Free Yourself, Leave Your Job and Be Your Own Boss by Rob Cubbon

Using entrepreneurship to replace a multiple six-figure salary with Brian Creager

In the early nineties, Brian had an epiphany. As a “typical engineer,” (his words) working for a corporation in the plumbing space, he suddenly realized that few companies are run by engineers. so Brian took an MBA in his spare-time and moved departments from engineering to sales and marketing.

In the year 2000, he moved to another corporation, DiversiTech, a components manufacturer in the heating, ventilating, air conditioning, and refrigeration space.

He worked his way up from international sales manager to Vice President of European sales to Vice President of Marketing. Brian was a high-flyer. He was responsible for creating new product lines and new brands, and specialized in overseas business and development. He even started two subsidiary companies in Europe. However, these companies were deemed unnecessary in one board meeting and, before Christmas 2012, Brian found himself firing three colleagues.

Telling someone you’ve worked closely with that they no longer had a job just before Christmas was a sobering experience. 

“I’d just built two multi-million dollar companies for someone else. I stopped wanting to start products and businesses for other people,” confessed Brian.

However, he was on a multi six-figure salary and had a wife and two kids (a tween and a teen). How was he going to replace that salary while supporting his family? “Nobody goes into this knowing all the answers,” he said. Meaning: you just have to start.

Because of his experience of getting American companies established in europe, he dabbled in international business consulting. this proved to be a red herring.

While helping a friend set up a barber’s shop, Brian had a “light bulb moment.” His friend mentioned that barbers sell a lot of products in their shops. this gave him the idea for a men’s hair care product.

Brian was strict with his time. He worked on his business from 3am to 7am and worked his corporate job from 8am to 5pm and put in hours on the weekends.

In February 2014, Brian had his brand (krieger + söhne®), a product, some inventory, and a website. A chance conversation with an associate at a conference prompted him to put the products on Amazon. He purchased a course to make sure he presented the product correctly in the marketplace.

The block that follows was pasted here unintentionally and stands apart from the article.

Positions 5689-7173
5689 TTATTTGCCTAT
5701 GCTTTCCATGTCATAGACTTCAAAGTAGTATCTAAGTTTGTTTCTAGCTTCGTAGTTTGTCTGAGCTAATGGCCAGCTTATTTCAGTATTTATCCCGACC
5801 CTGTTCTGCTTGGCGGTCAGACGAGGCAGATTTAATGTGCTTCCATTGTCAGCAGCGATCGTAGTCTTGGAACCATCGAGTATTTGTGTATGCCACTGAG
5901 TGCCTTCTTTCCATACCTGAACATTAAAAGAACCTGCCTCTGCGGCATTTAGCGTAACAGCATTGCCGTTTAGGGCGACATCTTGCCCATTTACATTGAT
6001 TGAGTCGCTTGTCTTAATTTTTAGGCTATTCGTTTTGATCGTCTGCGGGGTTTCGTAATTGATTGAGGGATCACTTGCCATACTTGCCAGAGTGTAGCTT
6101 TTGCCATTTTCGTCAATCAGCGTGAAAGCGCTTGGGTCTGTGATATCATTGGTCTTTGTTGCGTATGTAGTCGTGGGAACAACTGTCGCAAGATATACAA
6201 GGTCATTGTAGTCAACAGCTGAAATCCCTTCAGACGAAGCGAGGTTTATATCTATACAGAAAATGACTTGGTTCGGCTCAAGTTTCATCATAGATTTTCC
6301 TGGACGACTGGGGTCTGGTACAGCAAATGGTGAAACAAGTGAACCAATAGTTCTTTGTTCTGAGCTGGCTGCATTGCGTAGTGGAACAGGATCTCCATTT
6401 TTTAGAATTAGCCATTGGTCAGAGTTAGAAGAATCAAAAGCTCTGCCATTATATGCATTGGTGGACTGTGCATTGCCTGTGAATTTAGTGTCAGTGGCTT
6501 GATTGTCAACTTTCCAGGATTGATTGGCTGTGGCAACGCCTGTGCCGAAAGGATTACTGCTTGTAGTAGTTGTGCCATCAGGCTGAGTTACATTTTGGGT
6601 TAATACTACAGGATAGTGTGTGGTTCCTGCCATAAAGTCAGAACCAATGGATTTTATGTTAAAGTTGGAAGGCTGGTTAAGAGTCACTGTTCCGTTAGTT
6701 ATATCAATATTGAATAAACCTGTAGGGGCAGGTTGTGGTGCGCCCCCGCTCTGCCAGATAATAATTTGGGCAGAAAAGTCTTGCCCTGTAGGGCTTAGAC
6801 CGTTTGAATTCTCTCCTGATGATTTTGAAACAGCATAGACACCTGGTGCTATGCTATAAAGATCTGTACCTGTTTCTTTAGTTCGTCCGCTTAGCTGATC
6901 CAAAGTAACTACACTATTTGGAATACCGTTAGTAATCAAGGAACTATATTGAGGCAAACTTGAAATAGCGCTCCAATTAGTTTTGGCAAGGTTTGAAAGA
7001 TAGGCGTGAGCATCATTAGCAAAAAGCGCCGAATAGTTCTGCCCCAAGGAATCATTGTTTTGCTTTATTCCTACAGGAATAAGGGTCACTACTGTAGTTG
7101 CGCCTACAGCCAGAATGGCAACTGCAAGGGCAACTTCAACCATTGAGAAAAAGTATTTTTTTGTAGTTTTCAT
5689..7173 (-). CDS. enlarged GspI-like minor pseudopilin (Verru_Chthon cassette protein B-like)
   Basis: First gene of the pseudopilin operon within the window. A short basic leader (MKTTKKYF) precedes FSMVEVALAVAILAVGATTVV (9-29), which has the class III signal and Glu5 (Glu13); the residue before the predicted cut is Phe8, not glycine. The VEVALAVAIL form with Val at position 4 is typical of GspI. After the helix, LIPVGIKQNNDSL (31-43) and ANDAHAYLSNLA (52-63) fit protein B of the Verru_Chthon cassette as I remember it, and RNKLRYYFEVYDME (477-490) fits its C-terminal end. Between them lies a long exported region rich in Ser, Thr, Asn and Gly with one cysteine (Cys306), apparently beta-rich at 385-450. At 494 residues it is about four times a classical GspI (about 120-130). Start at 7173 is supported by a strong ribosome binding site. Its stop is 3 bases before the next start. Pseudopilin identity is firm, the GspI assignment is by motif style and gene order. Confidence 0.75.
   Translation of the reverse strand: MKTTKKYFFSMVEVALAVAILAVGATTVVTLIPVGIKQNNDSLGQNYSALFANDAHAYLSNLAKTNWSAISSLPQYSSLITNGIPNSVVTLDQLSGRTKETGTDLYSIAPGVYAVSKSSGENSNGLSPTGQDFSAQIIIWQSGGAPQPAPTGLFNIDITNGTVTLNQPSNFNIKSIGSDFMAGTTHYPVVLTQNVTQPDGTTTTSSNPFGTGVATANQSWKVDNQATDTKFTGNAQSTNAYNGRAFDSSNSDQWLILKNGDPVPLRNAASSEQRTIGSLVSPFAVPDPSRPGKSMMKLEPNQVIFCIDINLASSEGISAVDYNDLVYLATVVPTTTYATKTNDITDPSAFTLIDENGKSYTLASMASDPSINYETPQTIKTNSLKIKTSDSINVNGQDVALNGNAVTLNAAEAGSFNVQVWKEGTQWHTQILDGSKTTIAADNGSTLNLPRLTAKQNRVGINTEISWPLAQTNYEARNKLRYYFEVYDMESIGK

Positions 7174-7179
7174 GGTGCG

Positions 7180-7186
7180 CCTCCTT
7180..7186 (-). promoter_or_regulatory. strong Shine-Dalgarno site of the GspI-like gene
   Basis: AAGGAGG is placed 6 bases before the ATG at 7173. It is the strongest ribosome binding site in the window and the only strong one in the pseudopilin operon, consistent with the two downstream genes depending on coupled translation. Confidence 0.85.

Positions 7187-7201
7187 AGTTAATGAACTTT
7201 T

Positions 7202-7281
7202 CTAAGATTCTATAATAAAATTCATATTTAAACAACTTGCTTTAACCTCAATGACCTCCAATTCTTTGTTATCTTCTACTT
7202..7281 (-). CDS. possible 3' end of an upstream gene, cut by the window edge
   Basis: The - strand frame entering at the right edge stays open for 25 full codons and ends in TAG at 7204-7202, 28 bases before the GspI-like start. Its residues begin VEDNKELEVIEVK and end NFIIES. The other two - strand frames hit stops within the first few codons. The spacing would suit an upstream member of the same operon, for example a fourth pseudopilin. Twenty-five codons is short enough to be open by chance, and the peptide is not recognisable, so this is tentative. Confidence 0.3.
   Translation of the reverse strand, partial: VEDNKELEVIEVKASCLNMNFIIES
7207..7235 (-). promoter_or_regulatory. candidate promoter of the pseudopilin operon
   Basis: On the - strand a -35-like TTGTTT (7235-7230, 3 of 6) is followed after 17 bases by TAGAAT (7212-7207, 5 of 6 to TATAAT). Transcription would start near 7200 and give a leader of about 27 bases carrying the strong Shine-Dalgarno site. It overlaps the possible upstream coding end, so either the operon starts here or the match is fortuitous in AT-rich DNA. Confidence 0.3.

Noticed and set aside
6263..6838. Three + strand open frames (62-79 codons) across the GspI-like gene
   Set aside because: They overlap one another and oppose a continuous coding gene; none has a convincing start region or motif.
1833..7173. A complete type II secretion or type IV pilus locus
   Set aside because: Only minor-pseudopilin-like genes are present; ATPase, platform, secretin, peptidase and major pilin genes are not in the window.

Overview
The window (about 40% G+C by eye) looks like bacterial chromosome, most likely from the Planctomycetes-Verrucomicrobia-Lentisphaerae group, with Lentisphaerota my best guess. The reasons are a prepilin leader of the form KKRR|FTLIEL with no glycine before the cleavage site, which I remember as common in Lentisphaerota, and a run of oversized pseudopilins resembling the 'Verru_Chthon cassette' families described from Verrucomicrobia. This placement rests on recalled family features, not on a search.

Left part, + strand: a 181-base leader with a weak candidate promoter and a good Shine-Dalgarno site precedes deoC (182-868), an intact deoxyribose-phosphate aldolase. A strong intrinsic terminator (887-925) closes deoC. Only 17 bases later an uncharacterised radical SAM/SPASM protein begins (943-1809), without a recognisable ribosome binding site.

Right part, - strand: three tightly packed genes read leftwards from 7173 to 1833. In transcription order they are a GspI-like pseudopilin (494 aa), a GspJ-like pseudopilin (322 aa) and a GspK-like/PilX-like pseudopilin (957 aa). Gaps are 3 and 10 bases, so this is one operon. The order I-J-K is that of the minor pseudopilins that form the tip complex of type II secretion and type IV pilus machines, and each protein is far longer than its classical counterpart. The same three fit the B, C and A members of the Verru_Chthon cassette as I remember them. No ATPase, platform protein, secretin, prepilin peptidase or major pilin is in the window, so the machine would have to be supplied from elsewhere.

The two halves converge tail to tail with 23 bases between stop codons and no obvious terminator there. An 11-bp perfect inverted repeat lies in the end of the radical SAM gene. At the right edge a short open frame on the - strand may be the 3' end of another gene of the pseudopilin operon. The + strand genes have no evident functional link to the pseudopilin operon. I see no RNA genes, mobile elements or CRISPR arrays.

Two months later, Brian had sold 30 bottles of his shampoo – $600 revenue before costs.

However, Brian’s quick mastery of the Amazon marketplace meant that, by the end of that year, his monthly gross profit exceeded his corporate income (remember he was on multiple six-figures).

But Brian still didn’t leave his job. instead, he invested the money in staff to grow his business further.

I spoke to him in August 2015 after he’d finally quit his 23 year corporate career. He was in Belgium setting up a European subsidiary. Who was helping him with that? one of the former colleagues his corporation had told him to fire before Christmas 2012.

Now he plans to build more product lines and more brands and take them to market through the Amazon platform where he has seen most success. He’s confident that the business will do more than $1 million in revenue in 2015.

He’s also launching his own community of entrepreneurs selling online physical products, called ZonSquad: “You never know what you’re doing that will lead to something else.” You’ve got to try a few things. it’s very unlikely that you’ll see success with your first idea.

Brian is now doing what he wants to do. He’s taking a sabbatical and spending time with his family on extended holidays. He’s enjoying what his work – creating products, brands, and making things happen. And, nobody else is telling him to fire people.

Brian left me with a great piece of advice: “Make sure you’re running toward something, but also make sure not you’re running away from something.” In other words: don’t let your sole motivation be negative.

Don’t become an entrepreneur just because you hate your job. Make sure there’s positivity in your motivation; become an entrepreneur because you love creating things, whatever they are. otherwise, it won’t work.

Excerpt from Free Yourself, Leave Your Job and Be Your Own Boss by Rob Cubbon
ⓒ 2015 Rob Cubbon